Vermont 10 x 16 Shed With Loft

Started by rich2Vermont, August 30, 2010, 08:46:56 AM

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I don't know if this will help or confuse you, I did it while figuring out a roof;

QuoteSacrificed a couple 2x6's to the dimensional lumber Gods.

That's why I'm a carpenter, plumbers can't heat with their mistakes  ;D.

Mike 870

Hey Don, I am going to re-hash this topic on my 12 by 16 backyard workshop thread if I have more trouble.  I read how to do it at night and then did it in the morning without re-reading it, and I think I know what I did wrong. 


Finally getting back up to Vermont after a very cluttered six months or so. Family illness, a job change, and plain exhaustion just filled up all my time. While things haven't eased that much, I need the theraputic affect of just being up there, as well as working on place.

I've started installing the T & G in the loft. This is the result of two weekend's worth:

Here's another view:

I've also ordered all the remaining windows, some of which should be delivered in a week or so. It'll be nice to put that big expense behind me. I'm still planning on the porch, but have to wait until the ground thaws a bit more.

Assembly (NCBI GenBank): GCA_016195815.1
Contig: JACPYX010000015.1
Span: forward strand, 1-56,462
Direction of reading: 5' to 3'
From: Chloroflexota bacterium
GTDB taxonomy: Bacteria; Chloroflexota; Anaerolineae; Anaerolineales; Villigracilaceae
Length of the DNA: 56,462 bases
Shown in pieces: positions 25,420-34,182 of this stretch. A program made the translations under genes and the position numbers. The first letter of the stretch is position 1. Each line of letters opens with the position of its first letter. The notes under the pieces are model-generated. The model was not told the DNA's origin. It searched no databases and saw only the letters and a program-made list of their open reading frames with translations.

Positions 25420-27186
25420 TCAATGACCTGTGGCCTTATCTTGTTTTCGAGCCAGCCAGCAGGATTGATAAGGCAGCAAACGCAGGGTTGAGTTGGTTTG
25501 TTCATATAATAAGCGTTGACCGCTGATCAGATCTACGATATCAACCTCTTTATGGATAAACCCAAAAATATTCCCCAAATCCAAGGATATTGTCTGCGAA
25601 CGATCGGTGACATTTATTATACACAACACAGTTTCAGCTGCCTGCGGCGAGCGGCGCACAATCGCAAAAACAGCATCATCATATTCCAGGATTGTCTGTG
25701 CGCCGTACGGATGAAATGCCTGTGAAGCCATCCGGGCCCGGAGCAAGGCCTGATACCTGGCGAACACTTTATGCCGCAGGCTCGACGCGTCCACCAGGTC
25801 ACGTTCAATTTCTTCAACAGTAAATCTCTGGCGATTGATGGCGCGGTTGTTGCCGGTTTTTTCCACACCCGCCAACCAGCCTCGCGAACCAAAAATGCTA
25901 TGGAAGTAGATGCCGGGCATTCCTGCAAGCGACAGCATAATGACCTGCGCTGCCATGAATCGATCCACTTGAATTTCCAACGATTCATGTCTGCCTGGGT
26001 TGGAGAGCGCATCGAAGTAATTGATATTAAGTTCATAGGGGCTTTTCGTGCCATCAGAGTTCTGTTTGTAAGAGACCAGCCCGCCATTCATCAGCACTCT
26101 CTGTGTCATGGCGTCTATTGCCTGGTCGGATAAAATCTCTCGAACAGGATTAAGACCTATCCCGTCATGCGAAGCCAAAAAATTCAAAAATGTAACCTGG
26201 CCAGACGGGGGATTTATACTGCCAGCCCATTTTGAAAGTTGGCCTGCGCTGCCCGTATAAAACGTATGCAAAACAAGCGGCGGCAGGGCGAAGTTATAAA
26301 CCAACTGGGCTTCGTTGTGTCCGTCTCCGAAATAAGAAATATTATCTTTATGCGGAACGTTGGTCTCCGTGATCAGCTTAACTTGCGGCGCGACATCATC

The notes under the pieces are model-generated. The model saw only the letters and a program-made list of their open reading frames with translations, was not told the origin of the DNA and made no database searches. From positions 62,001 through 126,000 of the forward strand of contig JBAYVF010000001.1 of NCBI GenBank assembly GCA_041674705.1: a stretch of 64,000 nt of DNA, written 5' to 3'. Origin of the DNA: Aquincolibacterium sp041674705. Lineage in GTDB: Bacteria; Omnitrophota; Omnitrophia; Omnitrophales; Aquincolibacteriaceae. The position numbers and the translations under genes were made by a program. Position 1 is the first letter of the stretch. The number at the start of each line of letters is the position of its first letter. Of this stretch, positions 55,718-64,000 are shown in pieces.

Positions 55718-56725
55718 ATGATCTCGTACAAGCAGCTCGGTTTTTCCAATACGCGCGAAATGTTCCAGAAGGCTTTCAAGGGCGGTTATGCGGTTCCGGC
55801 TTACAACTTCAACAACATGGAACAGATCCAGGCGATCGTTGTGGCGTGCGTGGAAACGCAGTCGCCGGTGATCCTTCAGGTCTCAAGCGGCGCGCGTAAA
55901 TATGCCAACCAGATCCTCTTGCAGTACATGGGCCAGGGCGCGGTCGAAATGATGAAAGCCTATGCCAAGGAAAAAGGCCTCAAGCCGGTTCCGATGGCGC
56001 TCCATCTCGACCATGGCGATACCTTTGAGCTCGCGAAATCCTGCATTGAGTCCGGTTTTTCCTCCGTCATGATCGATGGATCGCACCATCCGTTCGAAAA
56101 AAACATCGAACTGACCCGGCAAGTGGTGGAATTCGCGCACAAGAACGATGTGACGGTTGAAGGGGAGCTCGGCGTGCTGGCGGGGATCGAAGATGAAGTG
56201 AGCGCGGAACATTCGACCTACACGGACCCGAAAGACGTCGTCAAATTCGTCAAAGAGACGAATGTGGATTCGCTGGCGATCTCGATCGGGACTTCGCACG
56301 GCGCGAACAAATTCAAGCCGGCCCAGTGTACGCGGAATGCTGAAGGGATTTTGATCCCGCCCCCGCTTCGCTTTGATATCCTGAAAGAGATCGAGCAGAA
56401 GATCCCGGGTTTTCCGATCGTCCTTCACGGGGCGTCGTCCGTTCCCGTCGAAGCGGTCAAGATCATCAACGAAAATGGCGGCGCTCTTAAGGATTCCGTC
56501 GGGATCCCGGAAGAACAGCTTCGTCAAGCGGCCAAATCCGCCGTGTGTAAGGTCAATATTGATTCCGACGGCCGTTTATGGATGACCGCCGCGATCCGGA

We finally have all the windows in! What a difference it makes. Especially a double casement in the west wall that opens up a view to our nearby stream.

Here are views from opposite corners:

And the view out the double casement:


Slightly more progress. Tongue and groove is addictive -- the more you put up, the better it looks, the more you want to put up. But I figure it'll be another month before completing the loft. I can't wait. Picts:

I'm still working on our new, improved bridge. I can't decide to use 4x4's for posts/rail support, or local, rough cut trees. Stay tuned.



looks great.  Where in VT are you?  Fayston, washington CO here.  near Sugarbush.


Please continue posting great pictures! I was planning on building 16x20 but I think I might be downsizing to 12x16 because of the budget. I really like the space the 12' walls give and the 12:12 pitch. Great job!

Maybe I missed it while looking at the pictures but what kind of windows and where did you buy them?